Jenny–the opposition polls show that medical will pass easily, and they’re putting almost no money or effort into opposing it. It will pass easily, just wait and see. As for young voters, they’re energized by Amendment A being on the ballot (plus, the vast majority of them will vote because of their disdain for Donald Trump), so I’m not concerned about turnout. In my estimation, it’s very unlikely that Amendment A loses by 8%–in fact, I believe it’s going to pass, but not by the margin that medical will, which isn’t surprising.
I am shocked, it’s good news though,Drey. I hope Democrats and minorities aren’t turned away from the Election polls there in SD on election day. Make sure they aren’t, my fellow SD democrats!
Democrats in South Dakota claim to be for tax reform in this state. Yet, with these measures, they offer an other form of regressive taxation.
John–what’s regressive is sending people to jail, ruining their lives, all for a victimless “crime.” No one has to pay this tax if they choose not to do purchase marijuana, and it also allows them to grow marijuana plants at home, if they choose not to buy it at a dispensary.
Drey, with all due respect, and I consider you a good friend, what you are claiming is that regressive taxes don’t exist, but they do in relative terms regardless of choice. Especially, when you consider the tax inequity that already exists in this state.
As far as the “victimless ‘crime’ issue, why doesn’t choice matter in this scenario, too?
The legalization of marijuana is inevitable. I am on the wrong side of history if we calculate it purely on wins and losses, but I believe I am on the right side of history in terms of policy.
A sound public policy asks why people consume alcohol or drugs. It doesn’t just say, whatever.
Some very odd comments being made by Captain Tony Harrison, a former narcotics officer, from the Pennington County Sheriff’s Office in a recent KOTA news clip.
“Now do I think that everyone who uses marijuana is going to be using methamphetamines, absolutely I do not,” says Harrison. “But I know everyone who used methamphetamine has started with marijuana. I know that because I have interviewed thousands and thousands of drug users, dealers, distributors and manufacturers over my 24 years, eight of which were spent directly in the drug office, and I have talked to them and they have told me they all started with alcohol, tobacco, marijuana and then onto the next drug.”
While none of us have the experience of Captain Harrison, most of us are nonetheless able to say with at least as much absolute certainty that not everyone who drank milk as a child gravitated to hard drugs in later life while those who did gravitate to hard drugs later on most certainly did drink milk as children.
Difficult if not impossible to ascertain what such comments from law enforcement are trying to say by the use of such both/and logic. On one hand there appears to be a denial of so-called gateway drugs while at the same time there appears to be an affirmation of same on Harrison’s part.
Harrison posts a 71 page document on the effects of marijuana in Colorado. https://rmhidta.org/files/D2DF/FINAL-Volume6.pdf
Cory, are you going to put out an explainer on the ballot measures soon? I found that to be some good insight in the past, or at least some additional opinion/perspective vs. the explainer that the Argus puts out. You usually do a good job parsing out the motives behind the measures, and which items are simply trying to confuse or obfuscate the issue. Like the fake twin amendment on the predatory lending a few years back.
John–I’m not arguing that regressive taxes don’t exist, but I do believe that whatever injustice you would argue is regressive in the voluntary tax on marijuana is far overwhelmed by the injustice of putting people in jail for a victimless crime.
Dave FN, good point about the “gateway drug” argument.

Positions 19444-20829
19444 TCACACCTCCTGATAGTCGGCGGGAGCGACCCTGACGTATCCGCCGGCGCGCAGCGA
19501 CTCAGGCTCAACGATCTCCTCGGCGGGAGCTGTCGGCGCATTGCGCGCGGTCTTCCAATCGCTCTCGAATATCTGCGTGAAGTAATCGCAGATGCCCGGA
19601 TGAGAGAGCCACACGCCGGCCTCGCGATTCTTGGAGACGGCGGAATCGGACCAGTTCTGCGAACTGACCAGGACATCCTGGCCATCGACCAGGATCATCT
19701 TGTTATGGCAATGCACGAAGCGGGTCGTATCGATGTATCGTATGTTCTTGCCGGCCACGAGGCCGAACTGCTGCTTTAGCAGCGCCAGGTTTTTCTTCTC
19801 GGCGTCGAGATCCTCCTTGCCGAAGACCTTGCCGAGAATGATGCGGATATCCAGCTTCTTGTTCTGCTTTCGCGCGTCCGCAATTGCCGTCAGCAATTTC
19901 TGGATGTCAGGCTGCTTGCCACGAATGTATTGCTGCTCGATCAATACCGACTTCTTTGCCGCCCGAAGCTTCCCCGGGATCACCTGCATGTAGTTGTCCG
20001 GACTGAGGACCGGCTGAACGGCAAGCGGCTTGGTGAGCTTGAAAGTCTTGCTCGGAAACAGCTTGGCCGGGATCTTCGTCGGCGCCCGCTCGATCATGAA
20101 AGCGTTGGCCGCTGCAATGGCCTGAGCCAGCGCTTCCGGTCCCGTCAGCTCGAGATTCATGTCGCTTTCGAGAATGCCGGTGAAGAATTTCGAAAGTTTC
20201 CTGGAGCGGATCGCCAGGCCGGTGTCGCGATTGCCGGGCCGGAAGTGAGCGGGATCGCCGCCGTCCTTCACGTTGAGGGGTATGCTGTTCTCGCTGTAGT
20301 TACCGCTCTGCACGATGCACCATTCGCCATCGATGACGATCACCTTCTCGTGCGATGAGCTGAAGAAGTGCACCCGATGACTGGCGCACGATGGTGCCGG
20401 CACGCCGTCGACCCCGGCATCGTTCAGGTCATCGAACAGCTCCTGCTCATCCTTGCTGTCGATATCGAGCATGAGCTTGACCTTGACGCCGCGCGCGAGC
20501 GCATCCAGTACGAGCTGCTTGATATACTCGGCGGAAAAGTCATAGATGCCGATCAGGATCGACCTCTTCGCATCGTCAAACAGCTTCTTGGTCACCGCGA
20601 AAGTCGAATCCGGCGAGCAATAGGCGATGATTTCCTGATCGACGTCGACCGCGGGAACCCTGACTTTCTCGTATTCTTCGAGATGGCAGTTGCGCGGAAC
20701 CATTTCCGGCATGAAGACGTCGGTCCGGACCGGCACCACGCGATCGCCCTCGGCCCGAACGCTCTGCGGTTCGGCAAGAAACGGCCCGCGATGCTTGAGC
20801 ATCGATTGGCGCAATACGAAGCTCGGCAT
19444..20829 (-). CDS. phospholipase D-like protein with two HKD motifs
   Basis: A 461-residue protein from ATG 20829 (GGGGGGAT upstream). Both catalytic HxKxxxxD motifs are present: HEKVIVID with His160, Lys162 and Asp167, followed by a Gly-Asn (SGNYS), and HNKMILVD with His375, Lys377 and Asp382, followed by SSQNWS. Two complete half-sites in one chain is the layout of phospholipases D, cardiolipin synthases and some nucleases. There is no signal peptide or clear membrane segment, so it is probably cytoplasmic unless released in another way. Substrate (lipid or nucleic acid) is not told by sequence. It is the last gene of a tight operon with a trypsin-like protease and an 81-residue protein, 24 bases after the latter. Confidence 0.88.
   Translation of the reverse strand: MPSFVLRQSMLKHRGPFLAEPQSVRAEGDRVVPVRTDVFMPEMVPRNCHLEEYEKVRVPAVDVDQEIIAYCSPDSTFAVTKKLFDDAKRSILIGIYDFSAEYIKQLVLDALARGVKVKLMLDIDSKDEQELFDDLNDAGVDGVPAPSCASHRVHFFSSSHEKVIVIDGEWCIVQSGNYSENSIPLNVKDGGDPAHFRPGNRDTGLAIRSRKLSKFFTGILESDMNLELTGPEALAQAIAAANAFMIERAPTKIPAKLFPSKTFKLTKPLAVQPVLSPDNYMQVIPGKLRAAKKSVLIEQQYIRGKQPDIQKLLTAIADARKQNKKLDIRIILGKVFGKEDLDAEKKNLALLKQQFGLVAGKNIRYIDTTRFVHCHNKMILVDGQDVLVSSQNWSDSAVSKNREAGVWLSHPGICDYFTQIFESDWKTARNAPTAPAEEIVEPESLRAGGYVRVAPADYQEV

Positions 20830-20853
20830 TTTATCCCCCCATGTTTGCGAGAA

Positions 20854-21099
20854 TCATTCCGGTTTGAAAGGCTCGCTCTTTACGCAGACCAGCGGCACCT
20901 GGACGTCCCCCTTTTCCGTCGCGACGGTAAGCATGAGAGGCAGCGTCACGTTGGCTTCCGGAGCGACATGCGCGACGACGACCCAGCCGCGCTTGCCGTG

They didn’t go on to meth or opioids *because* they used weed. Maybe because they drank? Makes just as much sense as your milk argument. People use strong drugs to ease some kind of pain. If anything, that’s an argument for weed. It’s clearly not strong enough to satisfy a craving. Good.
Drey – I’m not confident that it is victimless. Legalization will mean increased usage, which will then mean increased accidents due to some, or more, being under an influence. If we legalize it, we don’t, or won’t be able to keep the current world of it going forward. I am seldom on the same side as the Chamber, but with this one, I am.
Also, I am not a scientist or a doctor either, but you can’t tell me that twenty plus years of marijuana usage is good for ones lungs. We spent the last twenty years reducing tobacco usage in this country, but now we are planning to let this one out of the bag? No pun intended. Take care, JKC
Edibles. In addition, drinks with active THC are being formulated. Coke, of cocaine fame, is working on one.
Anyone who smokes a lot of weed is going to damage their lungs, I agree. Most casual users are more likely to toke on weekends, or take a couple hits when they get home from work. I think damage from that is going to be minimal to zero.
I used to smoke cigarettes, 3 packs a day. When I quit 30 years ago I was told my lungs would fully recover. They did. That tells me the average moderate weed smoker, like the average moderate drinker, doesn’t have much to worry about.
This gateway comment by Harrison is as old as time itself. The police have nothing else, so they keep throwing out the same argument.If they all started with alcohol, tobacco, marijuana and then onto the next drug”, its seems he should start with alcohol, except he probably uses that himself.
Rather than 71 pages by a sheriff, we have expertss:
We immediately can recognize the unique challenges of COVID-19 for people having an addiction. Some of these are structural; the healthcare system is not prepared to take care of them. They relate also to stigma and social issues. The concept of social distancing makes such people even more vulnerable because it interferes with many of the support systems that can help them to reach recovery. And, on top of that, drugs themselves negatively influence human physiology, making one more vulnerable to getting infected and more vulnerable to worse outcomes. So that’s why there is tremendous concern about these two epidemics colliding with one another.” Norah Volkow, dir. NIDA
TAG, I suppose I ought to… although with early voting, I’ve missed the boat with a lot of voters.